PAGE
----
You don't need to own a Kindle device to enjoy Kindle books. Download one of our FREE Kindle apps to start reading Kindle books on all your devices.
To get the free app, enter your mobile phone number.
What's a Hostess to Do? (What's A... to Do?) Kindle Edition
|New from||Used from|
About the Author
Susan Spungen is a celebrated cook, food stylist, recipe developer, and author. She was the founding food editor and editorial director for food at Martha Stewart Living Omnimedia from its launch until 2003, and is now a contributing editor at More magazine. Her work as a culinary consultant and food stylist can be seen in many feature films, including Julie & Julia; Eat, Pray, Love; and Labor Day.--This text refers to the paperback edition.
- ASIN : B00CPCNBAC
- Publisher : Artisan (15 May 2013)
- Language: : English
- File size : 16747 KB
- Text-to-Speech : Enabled
- Screen Reader : Supported
- Enhanced typesetting : Enabled
- X-Ray : Not Enabled
- Word Wise : Enabled
- Print length : 289 pages
- Best Sellers Rank: 1,120,910 in Kindle Store (See Top 100 in Kindle Store)
- Customer Reviews:
Review this product
Top reviews from other countries
Of course it's always easier to close yourself off and never take social risks. But I'm actually really proud of myself, because so far I've been meeting my goal to have at least one neighborhood family over to our house every month. We've had three families over so far this year, and each get together has gone really well! I've found that most people get a couple drinks in them and have a jolly ol' time no matter what. It's helped me understand that people aren't hellbent on judging others. In fact, everyone seems eager to look for the positive. I think we all just want to have a good time, you know?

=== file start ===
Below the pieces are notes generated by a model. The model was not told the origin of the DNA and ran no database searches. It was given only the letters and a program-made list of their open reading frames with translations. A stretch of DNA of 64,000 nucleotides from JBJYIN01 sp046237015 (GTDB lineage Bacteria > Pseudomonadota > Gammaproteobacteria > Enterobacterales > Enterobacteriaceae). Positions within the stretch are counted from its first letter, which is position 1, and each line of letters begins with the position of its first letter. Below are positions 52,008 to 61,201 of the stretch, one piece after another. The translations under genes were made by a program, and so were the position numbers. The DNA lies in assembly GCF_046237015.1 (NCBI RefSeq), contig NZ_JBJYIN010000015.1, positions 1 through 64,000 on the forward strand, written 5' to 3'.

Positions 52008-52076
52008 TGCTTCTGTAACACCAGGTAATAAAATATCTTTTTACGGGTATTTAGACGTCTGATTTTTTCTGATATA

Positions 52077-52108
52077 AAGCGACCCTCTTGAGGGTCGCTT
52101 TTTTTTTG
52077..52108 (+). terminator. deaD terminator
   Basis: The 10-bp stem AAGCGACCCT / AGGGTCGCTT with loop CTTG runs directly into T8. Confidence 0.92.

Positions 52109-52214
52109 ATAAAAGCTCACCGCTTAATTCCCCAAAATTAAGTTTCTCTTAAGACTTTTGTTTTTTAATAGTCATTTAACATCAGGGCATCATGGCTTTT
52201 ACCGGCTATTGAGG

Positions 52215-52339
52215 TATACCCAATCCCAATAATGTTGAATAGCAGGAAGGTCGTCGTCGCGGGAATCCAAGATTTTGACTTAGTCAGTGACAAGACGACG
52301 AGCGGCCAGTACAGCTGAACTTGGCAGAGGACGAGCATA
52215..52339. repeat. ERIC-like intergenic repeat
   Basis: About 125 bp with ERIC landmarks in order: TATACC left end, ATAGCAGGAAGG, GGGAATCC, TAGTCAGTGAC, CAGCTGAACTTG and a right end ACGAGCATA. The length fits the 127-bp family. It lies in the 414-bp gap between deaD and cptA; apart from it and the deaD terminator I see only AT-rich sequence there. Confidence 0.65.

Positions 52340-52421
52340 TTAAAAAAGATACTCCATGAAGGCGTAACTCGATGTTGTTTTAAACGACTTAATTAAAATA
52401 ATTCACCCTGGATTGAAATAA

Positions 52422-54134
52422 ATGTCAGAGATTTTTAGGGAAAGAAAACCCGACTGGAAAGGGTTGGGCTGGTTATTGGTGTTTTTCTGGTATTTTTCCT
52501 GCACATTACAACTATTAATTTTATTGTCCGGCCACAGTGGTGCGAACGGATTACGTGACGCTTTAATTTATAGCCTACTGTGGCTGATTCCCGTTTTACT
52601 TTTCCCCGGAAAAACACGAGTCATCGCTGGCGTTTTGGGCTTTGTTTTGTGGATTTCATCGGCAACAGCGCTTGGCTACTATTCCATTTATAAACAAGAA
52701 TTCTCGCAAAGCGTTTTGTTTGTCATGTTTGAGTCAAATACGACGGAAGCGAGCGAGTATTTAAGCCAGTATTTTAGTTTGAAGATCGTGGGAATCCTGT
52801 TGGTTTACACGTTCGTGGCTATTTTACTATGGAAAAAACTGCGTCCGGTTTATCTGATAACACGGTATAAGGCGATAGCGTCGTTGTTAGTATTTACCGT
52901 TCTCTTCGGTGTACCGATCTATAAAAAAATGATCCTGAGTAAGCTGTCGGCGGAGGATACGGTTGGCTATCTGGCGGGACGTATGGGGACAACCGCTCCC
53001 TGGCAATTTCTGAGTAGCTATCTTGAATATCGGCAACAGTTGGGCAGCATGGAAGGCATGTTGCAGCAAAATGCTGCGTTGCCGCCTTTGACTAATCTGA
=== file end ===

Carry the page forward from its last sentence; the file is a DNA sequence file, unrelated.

Anyway, this book definitely has some good advice when it comes to throwing parties. There are eight sections covering different types of gatherings, from a formal cocktail hour to a backyard picnic. I really like the sections on Setting the Scene (how to prepare your house for a party) and The Cocktail Hour (suggestions for making tasty cocktails, as well as how much alcohol to stock). Each section has lots of recipes, too, and even though I haven't tried any of them (and probably won't), it helps to see sample menus for each occasion.
The tone of the book is more formal and uptight than casual, which means it's a little too intense for my liking. But I still appreciate reading about proper etiquette and helpful tips for throwing a successful party. I know I have a long way to go when it comes to truly impressing guests, but it's still comforting to know that a clean house, pretty flowers, a signature dish, and a delicious cocktail are pretty much all it takes for people to get a good vibe from your shindig. And you only get better at it the more parties you host, so I guess we'll just have to keep having people over.
In a world where etiquette and the art of making guests feel welcome is nearly lost, this book was refreshing.